"Reason and justice grip the remotest and the loneliest star. Look at those stars. Don't they look as if they were single diamonds and sapphires? Well, you can imagine any mad botany or geology you please. Think of forests of adamant with leaves of brilliants. Think the moon is a blue moon, a single elephantine sapphire. But don't fancy that all that frantic astronomy would make the smallest difference to the reason and justice of conduct. On plains of opal, under cliffs cut out of pearl, you would still find a notice-board, `Thou shalt not steal.'"
Now that universities like Middlesex are canceling their philosophy programs, look for more sloppy philosophical thinking like Hawking's.
Tuesday, June 08, 2010
"Among the 19 students who got a perfect score on the ACT science test in the past two decades, 18 were boys." -- The New York TimesIt's just a coincidence that the best science minds are male, of course. It has nothing to do with gender differences, which we all know to be culturally conditioned and to have nothing to do with . There is no difference between boys and girls.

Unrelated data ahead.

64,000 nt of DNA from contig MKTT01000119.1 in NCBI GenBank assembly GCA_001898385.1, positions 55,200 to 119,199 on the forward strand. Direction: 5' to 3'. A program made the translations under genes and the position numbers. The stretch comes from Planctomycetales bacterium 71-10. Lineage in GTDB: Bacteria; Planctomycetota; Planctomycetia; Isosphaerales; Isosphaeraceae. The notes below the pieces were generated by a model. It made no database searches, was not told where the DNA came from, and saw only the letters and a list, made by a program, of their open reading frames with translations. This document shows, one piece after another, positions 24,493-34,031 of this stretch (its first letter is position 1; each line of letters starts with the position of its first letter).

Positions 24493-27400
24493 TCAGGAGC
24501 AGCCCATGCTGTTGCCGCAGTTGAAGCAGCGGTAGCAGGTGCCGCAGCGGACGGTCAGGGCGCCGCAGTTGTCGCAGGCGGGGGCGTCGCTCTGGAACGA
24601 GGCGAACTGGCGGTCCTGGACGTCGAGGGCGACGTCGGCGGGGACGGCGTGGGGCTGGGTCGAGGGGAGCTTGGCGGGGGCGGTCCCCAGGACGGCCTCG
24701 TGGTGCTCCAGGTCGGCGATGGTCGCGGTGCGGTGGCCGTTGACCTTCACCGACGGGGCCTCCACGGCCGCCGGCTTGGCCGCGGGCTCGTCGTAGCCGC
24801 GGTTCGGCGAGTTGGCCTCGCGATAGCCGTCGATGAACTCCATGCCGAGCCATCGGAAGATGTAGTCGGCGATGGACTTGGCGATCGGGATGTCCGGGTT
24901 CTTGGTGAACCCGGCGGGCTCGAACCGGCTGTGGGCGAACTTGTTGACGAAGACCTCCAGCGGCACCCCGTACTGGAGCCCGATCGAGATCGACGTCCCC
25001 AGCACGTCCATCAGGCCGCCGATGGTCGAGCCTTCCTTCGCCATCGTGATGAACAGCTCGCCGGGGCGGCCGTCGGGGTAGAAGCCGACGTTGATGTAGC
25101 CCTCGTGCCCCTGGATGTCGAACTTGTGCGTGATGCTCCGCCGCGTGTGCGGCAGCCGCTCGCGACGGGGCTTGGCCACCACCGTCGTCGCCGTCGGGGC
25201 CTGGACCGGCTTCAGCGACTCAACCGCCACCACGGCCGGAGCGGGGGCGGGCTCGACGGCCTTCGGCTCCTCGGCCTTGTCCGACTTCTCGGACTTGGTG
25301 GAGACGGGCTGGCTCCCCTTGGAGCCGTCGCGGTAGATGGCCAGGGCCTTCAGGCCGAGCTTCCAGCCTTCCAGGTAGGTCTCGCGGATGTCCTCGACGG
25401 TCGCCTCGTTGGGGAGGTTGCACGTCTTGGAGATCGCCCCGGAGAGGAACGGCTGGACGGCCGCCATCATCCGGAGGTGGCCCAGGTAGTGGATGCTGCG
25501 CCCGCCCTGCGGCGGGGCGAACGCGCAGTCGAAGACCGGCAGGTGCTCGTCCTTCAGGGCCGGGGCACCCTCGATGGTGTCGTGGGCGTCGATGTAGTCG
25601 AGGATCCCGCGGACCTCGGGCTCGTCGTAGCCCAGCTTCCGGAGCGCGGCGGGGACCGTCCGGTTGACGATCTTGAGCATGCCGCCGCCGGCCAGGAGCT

Just keep repeating it.
Monday, June 07, 2010
This naive imposition of unscientific modes of thought on women
specifically leads to the state we have now. Assume a fundamental difference in
attitude: women feel, while men think.
To infer any difference in attitude between men and women is the closest thing to a sin in the system of secularist dogma. Marketers, of course, know different, which is why they have to pitch things differently to attract that much valued young male viewer--as opposed to the female audience, which apparently requires a different kind of programming.
This example occurs to me primarily because, as I sit here composing this, the female viewers in the room with me, in control of the remote, are watching Lifetime Television. Why are females attracted to Lifetime, while at least two of the males in the room would much rather be watching, say, mixed martial arts on Spike?
Could it be that women are attracted to the emotionalism so prevalant on Lifetime?
We could speculate on this, but we must not allow ourselves to think that it is because men and women are actually different. So if you ever wonder why you have to battle so often with someone of the opposite sex over the remote, go ahead and spin your theories--just don't resort to the obvious one.